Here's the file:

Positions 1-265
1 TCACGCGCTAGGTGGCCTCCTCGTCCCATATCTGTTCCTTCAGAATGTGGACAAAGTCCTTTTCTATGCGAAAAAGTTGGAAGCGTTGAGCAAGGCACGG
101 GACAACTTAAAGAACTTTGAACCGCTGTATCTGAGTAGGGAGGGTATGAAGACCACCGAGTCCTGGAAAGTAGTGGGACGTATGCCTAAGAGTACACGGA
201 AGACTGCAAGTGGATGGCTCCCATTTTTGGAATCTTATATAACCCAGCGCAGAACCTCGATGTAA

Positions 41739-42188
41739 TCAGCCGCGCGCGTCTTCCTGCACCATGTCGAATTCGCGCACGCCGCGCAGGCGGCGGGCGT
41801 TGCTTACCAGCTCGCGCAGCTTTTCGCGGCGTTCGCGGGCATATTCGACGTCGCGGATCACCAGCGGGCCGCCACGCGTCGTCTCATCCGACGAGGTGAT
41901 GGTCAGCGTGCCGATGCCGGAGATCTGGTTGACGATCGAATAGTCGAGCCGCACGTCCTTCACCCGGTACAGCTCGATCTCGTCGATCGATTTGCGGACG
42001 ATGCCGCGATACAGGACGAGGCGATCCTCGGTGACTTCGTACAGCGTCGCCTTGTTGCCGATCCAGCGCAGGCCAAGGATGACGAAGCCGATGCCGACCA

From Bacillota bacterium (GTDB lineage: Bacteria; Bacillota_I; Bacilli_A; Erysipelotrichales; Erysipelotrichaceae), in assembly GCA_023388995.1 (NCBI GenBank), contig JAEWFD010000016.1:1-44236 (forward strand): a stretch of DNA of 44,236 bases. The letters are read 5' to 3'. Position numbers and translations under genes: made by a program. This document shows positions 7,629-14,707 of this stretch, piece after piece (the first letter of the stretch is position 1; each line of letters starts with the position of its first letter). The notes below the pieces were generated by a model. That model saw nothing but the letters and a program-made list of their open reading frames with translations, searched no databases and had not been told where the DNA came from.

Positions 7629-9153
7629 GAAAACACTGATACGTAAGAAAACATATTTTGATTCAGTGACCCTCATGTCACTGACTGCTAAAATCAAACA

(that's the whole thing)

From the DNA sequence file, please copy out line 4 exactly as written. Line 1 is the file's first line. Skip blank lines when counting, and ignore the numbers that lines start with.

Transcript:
201 AGACTGCAAGTGGATGGCTCCCATTTTTGGAATCTTATATAACCCAGCGCAGAACCTCGATGTAA